Developer Ocean Drive Studio has announced Lost Eidolons: Veil of the Witch, a new spinoff strategy RPG set within their fantasy universe.
Lost Eidolons: Veil of the Witch is launching sometime in the first half of 2024 for Windows PC (via Steam) in early access, after which it’ll get console ports for Xbox Series X|S, Switch, and PS5.
Here’s a rundown on the game, plus its reveal trailer:
It’s been a while since our last major Lost Eidolons update, when we added New Game+ mode to the PC edition.
Since the game’s release, we’ve spent a lot of time collecting feedback and having internal discussions about the game’s future. As promised, we delivered LE on Xbox and Playstation this month, with the help of our porting partner, PID Games.
Now it’s time to decide where the world of Artemesia goes next. There were a lot of paths available to us in making this decision. Should we do DLC? Big or small? Or should we just jump straight into Lost Eidolons 2?
In the end, we’ve decided to take a different path, and try something a bit unexpected.
Today I’m happy to share what we’ve been working on: an exciting new spin-off game, titled “LOST EIDOLONS: VEIL OF THE WITCH”!
We refer to the game as a “spin-off”
(rather than a true sequel), as it shares a lot of Lost Eidolons’ core identity, and even a few characters. But the gameplay and general presentation is a major departure.
Now let’s dive into some questions you may be curious about.
What kind of game is “Veil of the Witch”?
Veil of the Witch is a turn-based tactical RPG with rogue-lite elements. It takes place in the same world as Lost Eidolons, and is set shortly after the events of the first game. But it’s an entirely standalone experience you don’t need any prior knowledge to play.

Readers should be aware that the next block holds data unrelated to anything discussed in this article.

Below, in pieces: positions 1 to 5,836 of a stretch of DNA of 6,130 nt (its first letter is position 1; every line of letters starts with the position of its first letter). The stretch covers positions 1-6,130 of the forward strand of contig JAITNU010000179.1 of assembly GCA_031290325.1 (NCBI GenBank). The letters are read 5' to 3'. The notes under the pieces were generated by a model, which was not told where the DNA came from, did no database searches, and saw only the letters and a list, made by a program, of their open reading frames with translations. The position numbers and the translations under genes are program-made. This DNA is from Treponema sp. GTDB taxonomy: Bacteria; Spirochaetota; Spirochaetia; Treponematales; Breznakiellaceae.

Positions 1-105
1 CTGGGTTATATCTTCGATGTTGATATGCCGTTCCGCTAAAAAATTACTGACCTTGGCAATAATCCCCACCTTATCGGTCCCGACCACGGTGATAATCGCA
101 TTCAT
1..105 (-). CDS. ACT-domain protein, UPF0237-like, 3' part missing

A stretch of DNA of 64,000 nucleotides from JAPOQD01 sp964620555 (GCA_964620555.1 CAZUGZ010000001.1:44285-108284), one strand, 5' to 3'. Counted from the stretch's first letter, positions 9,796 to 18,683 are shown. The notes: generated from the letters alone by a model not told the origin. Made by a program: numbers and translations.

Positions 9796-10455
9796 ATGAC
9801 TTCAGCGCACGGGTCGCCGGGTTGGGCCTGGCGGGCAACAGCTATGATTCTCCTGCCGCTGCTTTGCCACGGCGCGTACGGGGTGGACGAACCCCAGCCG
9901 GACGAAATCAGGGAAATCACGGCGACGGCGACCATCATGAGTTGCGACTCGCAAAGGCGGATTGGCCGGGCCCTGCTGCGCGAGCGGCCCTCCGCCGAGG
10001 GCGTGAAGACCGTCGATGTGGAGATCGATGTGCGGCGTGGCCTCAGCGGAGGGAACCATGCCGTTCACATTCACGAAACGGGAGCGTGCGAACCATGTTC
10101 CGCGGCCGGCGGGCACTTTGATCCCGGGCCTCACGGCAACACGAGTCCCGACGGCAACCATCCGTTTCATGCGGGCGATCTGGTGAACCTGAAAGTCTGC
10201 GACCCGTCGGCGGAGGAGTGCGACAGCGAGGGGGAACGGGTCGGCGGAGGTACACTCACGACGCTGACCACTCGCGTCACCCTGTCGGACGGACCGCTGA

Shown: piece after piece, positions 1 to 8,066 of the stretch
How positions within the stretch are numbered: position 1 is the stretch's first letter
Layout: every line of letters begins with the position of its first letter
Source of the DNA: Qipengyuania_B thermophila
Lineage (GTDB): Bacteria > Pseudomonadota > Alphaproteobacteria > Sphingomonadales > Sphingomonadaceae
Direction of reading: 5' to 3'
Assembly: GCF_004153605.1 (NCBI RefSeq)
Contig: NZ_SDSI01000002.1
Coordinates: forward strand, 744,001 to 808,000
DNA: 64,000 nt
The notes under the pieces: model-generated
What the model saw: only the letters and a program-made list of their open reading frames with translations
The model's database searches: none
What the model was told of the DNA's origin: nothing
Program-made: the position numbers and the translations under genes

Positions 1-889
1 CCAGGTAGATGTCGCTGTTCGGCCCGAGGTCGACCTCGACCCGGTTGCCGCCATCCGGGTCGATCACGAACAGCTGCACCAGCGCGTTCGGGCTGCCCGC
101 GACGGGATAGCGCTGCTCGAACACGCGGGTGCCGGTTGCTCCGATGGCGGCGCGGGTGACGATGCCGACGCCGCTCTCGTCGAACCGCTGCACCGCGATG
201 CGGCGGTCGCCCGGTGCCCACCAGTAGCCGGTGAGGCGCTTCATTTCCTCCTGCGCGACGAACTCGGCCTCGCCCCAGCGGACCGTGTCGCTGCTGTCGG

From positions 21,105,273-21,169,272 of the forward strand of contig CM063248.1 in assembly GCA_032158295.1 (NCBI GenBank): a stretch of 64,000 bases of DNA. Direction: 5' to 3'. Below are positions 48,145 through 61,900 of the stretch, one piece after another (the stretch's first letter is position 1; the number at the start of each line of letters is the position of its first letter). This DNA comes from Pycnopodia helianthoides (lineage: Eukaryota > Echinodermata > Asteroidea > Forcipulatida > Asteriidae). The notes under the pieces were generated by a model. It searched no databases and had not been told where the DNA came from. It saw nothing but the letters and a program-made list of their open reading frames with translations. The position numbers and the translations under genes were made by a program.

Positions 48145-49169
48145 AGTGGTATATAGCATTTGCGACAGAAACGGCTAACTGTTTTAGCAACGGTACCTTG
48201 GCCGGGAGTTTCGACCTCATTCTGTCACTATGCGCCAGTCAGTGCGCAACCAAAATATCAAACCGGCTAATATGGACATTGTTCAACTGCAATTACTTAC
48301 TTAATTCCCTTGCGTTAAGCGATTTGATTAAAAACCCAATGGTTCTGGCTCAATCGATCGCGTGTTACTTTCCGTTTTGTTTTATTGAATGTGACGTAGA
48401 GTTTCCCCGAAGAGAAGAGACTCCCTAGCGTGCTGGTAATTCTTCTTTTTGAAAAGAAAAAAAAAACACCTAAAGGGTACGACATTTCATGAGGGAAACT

Fans of the first game will find Veil of the Witch
to be a tighter, more focused game, that offers more of what they love with less friction in between.
New players will find a rich world and characters, a fast and gritty combat system, and an addictive, looping structure that sets the game apart from the rest of the genre.
I’m confident the game will speak for itself.
What’s changed since Lost Eidolons?
In one word: speed.
Lost Eidolons was a linear, story-driven RPG that unfolds gradually. Veil of the Witch, on the other hand, is fast, gameplay-driven, and hits the ground running immediately. One of the most immediate changes is that we’ve done away with sprawling class trees that take 30 hours to get to the cool stuff.
In Veil of the Witch, things are much more stripped-down. Each character has a single class, with fixed weapons and armor, and a very specific playstyle. There’s still progression and choices to be made (skills to unlock, gear to be upgraded, and so on) but generally it’s all a lot tighter and more focused now.
We’ve also made a number of changes to the combat system itself, and the game’s overall structure is radically different from Lost Eidolons. I’ll save the details for another day, but for now I’ll simply say that I’m a huge fan of games like Hades and Slay the Spire, and they’ve had a huge influence on Veil of the Witch.
The result of all this is a leaner, meaner game with more excitement, greater strategic depth, and the freedom to approach battles how you decide.